After the author's "Foreword," some "Background Information" and a reprint of Dai Vernon's introduction to Magician Nitely, Chapter 1 opens the book proper with a history of Forks (during the Fechter years) and a biography of Eddie Fechter. Made up of pieces written by Harrison J. Carroll, Ed Eckl, Rob Allen and with further remembrances of Michael Skinner, Bill Okal and Ron Frederick, the reader is taken on a journey that includes early childhood tragedy, middle-aged success and a late-in-life battle with leukemia that claimed his life in 1979 at the age of 63. A stout man with tattooed arms and huge hands, Fechter was, with the exception of a stint in the Army during WWII, a lifelong barkeep, the son of saloonkeepers who had to help run the family business at an early age after the murder of his father. Within this chapter is a photo section that includes a photo of a 16-year old Fechter at his post behind his mother's bar. Learning tricks and gags seemed to be a natural step to working behind a bar. He was performing tricks by his early teens and this natural playfulness stayed with him throughout his life. Several of his gags and bits of business (including those he would do outside the confines of his bar) are included in this chapter.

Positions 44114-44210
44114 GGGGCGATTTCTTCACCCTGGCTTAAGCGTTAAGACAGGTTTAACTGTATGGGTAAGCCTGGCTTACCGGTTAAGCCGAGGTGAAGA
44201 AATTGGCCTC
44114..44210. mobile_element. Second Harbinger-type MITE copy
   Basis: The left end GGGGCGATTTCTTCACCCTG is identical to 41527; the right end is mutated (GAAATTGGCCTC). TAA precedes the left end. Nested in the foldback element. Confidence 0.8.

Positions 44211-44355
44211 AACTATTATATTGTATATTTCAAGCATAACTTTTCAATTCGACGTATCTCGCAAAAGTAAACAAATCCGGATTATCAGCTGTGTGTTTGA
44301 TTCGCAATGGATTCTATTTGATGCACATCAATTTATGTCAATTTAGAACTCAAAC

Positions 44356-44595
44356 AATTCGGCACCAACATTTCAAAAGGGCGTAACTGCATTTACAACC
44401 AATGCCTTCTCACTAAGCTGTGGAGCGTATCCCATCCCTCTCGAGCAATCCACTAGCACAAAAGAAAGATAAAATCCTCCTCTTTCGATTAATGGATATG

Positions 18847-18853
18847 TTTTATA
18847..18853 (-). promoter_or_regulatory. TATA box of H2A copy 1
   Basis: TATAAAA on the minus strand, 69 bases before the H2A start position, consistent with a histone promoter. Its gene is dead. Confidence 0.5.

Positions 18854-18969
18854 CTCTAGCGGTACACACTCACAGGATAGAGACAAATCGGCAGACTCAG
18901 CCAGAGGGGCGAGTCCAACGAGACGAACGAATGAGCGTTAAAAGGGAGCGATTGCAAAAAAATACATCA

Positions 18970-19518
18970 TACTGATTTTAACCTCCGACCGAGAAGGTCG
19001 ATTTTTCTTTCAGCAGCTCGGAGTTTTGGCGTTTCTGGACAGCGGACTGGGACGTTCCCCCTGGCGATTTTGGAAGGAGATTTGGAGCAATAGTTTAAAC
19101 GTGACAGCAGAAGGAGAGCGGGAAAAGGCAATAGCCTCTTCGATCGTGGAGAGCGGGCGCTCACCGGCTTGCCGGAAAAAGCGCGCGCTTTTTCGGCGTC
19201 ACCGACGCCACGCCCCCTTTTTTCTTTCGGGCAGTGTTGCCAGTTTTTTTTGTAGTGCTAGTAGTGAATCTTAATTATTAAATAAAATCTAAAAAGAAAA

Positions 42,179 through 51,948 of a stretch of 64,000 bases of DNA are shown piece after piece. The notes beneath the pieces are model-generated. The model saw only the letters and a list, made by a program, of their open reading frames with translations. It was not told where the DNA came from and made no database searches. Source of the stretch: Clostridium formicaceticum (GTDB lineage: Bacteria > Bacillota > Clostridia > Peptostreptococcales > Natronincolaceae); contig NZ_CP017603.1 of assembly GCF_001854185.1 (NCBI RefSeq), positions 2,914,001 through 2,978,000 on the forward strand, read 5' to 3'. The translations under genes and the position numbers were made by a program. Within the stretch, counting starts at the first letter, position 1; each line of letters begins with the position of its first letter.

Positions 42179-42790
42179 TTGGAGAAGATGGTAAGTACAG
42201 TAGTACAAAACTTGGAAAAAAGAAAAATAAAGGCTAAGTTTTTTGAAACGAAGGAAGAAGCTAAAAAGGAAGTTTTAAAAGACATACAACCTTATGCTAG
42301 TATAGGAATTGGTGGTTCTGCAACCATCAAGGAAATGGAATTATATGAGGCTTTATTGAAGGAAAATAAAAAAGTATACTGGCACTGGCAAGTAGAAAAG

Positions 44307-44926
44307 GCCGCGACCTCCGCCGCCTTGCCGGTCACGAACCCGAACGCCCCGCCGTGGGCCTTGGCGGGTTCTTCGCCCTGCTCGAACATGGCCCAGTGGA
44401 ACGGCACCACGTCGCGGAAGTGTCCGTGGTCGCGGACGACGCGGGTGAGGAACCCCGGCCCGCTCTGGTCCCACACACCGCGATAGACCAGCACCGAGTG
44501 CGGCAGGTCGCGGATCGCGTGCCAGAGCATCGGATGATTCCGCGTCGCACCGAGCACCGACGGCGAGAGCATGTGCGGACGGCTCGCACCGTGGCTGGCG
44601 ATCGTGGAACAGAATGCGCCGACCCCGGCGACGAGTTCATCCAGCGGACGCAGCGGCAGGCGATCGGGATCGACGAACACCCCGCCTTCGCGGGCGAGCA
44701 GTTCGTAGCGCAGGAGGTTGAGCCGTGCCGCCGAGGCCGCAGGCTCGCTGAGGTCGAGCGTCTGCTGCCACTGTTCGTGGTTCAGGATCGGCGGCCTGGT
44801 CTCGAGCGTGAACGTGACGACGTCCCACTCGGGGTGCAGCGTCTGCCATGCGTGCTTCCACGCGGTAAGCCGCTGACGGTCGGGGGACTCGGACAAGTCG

Chapter 2, "Peek Magic," focuses on effects and techniques using spectator peeks, clearly Fechter's choice for having cards selected. Chapter 3 has more effects and other technique including a versatile multiple shift and Fechter's handling for the invisible pass. (Sadly, for me, this is when I discovered that I simply reinvented the technique many years earlier.) While reading these effects, the reader should come to realize the underlying theme of virtually all of Eddie Fechter's magic: simple and direct, with very clear effects. This, of course, is the hallmark of all good bar magic. Another characteristic of good bar magic is the ability to improvise and "jazz." The use of outs was obviously one of Fechter's strengths and, or so it seems, he enjoyed the challenge of doing them more than "never miss" effects. "The Spectator Stops" is a lesson in this type of work, and proves the strategic importance of, and the distinct advantage enjoyed by the magician when, the spectators do not know what's supposed to happen. Fechter took advantage of this strategy to great effect.